If, for some strange reason, you've been kept under a rock, and don't know what a subwoofer is, then I strongly recommend

For everyone else, you will identify a subwoofer as a big, bad-ass bass speaker that makes your car shudder and rattles your floorboards. For those who are into music with a bit of 'doof doof', a subwoofer is much more a necessity than it is a mere luxury.

A typical subwoofer driver - in this case a 'Lanzar Vector' unit

Appropriately named 'Earthquake' driver

I decided I was 'bad-ass' enough to own a large subwoofer unit. The first step was to find the central component - a driver.

After drooling over some $200 'Lightning' brand drivers, I settled for an 12 inch 'Earthquake' brand driver from the USA for $50. This particular unit was capable of 200W RMS power.

Of course, for any loudspeaker to work, one needs an amplifier. In the case of a subwoofer, an additional piece of circuitry to filter out the high frequencies is required so that only low frequencies are fed into the driver.

If this is not done, serious damage to the driver is easily possible because the mechanism is simply not designed for high frequency vibration.

The low pass filter I decided to use was directly from a kit sourced from Dick Smith Electronics, and afforded the extra ability to change the cut-off frequency, adjust the roll-off curve etc.

Low pass filter/processor unit

40W RMS dual channel amplifier unit

I realised that if I was to put the subwoofer in my room, 200W was going to be complete overkill (probably knock over the walls). Thus I decided on an amplifier with an output of about 40W RMS. This was again purchased in kit form - it just saves all the trouble of circuitry design, particularly difficult for power amplifiers.

This is a picture of an extremely messy installation inside the sub box... this picture was taken during a repair operation in 2006 when it mysteriously failed. Upon opening the box and seeing how ruthless I was in mounting everything made me wonder I ever expected this to work for more than a few months.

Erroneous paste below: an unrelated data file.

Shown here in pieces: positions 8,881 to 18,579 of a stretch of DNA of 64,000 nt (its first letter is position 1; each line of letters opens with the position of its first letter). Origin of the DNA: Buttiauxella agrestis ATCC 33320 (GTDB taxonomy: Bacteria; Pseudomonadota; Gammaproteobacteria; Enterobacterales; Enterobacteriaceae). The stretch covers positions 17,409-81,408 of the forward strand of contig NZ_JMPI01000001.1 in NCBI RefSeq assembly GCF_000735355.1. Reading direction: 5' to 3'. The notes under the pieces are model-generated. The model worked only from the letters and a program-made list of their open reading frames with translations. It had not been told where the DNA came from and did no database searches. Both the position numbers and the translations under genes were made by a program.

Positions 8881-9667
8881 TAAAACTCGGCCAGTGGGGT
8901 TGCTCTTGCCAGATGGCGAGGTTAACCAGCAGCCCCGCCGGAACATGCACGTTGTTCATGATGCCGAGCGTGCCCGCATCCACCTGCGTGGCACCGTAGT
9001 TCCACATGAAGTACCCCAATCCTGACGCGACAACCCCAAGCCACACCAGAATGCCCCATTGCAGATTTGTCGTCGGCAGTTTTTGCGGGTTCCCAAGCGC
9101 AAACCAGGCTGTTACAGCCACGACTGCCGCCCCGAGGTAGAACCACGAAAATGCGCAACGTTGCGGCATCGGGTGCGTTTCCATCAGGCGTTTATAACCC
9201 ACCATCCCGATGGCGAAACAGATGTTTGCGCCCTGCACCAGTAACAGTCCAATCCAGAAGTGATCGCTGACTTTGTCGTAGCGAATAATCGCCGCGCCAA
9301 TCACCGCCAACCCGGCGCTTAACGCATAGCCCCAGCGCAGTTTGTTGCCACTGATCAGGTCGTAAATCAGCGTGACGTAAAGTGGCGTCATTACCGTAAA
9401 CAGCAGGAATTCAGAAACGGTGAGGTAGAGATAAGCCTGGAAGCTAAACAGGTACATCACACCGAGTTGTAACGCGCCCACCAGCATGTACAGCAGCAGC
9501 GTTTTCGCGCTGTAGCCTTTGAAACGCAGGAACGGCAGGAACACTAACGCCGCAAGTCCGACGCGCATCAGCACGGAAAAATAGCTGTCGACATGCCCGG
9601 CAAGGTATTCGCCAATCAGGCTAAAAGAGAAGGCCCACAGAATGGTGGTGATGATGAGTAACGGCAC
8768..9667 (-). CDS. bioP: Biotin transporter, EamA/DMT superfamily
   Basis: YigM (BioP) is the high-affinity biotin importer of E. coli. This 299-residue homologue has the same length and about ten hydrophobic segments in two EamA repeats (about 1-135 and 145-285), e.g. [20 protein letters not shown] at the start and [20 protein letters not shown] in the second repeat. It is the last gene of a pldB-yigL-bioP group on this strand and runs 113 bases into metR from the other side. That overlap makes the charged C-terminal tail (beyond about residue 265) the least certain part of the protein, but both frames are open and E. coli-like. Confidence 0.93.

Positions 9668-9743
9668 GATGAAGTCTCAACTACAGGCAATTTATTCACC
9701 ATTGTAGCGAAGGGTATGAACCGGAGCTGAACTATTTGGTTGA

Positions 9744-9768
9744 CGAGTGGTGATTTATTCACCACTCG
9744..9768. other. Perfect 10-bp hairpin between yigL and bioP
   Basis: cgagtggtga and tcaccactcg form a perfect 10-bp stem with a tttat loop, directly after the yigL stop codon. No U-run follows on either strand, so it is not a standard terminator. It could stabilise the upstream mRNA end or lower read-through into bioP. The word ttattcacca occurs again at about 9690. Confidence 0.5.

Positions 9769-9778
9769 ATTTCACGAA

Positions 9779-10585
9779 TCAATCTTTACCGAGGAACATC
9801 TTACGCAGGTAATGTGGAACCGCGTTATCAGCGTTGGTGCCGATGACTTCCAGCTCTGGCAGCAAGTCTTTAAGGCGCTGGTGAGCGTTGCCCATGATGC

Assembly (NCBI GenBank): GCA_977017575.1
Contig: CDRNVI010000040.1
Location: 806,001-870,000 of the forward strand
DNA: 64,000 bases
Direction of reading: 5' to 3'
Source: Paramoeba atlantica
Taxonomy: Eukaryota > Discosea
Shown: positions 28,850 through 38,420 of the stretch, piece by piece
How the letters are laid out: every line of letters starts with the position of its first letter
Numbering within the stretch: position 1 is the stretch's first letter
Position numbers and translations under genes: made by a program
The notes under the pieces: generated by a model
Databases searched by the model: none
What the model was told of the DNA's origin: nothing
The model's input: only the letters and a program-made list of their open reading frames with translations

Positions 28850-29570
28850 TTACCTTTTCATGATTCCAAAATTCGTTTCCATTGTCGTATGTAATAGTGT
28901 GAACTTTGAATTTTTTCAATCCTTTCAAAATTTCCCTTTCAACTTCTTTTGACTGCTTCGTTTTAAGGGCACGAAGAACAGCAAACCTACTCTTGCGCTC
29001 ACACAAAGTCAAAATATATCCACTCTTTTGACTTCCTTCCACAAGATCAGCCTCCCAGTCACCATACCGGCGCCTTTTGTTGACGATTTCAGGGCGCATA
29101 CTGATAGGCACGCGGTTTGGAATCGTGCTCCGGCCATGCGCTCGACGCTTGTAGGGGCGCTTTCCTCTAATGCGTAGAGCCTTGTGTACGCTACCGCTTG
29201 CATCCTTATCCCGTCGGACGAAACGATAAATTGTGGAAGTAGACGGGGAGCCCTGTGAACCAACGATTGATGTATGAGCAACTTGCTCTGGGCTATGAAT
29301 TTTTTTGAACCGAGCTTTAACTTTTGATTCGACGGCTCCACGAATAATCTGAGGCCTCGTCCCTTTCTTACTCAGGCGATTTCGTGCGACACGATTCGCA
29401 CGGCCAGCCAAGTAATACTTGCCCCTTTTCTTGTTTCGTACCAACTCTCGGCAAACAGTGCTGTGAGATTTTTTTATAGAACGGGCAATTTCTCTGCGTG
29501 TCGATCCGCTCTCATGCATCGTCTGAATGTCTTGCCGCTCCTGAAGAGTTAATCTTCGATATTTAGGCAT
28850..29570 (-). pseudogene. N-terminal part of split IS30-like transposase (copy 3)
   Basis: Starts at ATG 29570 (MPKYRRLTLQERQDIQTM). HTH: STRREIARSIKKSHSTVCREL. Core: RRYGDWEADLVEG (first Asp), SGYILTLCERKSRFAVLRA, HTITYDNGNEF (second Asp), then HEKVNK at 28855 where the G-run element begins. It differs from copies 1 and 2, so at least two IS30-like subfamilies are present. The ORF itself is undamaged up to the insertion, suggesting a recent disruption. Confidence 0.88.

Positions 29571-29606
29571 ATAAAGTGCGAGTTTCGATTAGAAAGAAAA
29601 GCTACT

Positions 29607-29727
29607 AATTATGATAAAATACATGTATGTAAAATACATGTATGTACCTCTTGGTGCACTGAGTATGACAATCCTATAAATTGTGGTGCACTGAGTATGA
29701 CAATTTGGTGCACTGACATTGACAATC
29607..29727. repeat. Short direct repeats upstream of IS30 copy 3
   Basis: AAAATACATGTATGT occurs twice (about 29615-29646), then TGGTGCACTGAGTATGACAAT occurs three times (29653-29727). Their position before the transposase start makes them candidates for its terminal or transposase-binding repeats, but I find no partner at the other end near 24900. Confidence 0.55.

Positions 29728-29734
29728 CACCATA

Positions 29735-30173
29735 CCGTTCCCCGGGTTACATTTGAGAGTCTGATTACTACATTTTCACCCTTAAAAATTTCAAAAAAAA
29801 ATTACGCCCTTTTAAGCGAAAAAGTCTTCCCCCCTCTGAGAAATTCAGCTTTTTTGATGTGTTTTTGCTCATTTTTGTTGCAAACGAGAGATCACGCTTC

Anyway it turns out the repair operation was successful - the problems due to loose connections (hardly a surprise).

Completed subwoofer unit!

All loudspeakers need some sort of box to enhance the desired frequencies. Generally speaking, the lower the frequency output, the larger the required enclosure.

There are online calculators which assist the layman in working out the required dimensions of a box based on the sound output requirements and the driver attributes. Of course, if you like to get technical there is always the odd sound engineering textbook around!

After a while I decided that the wood I had used for the enclosure looked slightly tacky at the very least.

As a result, a rejuvenated subwoofer was born, with a coat of glossy silver paint and aesthetic adjustments to the equalizer panel.

Rejuvenated subwoofer unit (coke can for scale)

Here is a view of the driver behind black acoustic screening - the final touch added to provide a bit of dust/insect protection.

Notice the two vent holes in the bottom. As this was an open-box design, these vent holes were required to stop the box from exploding when the sound pressure is too high.





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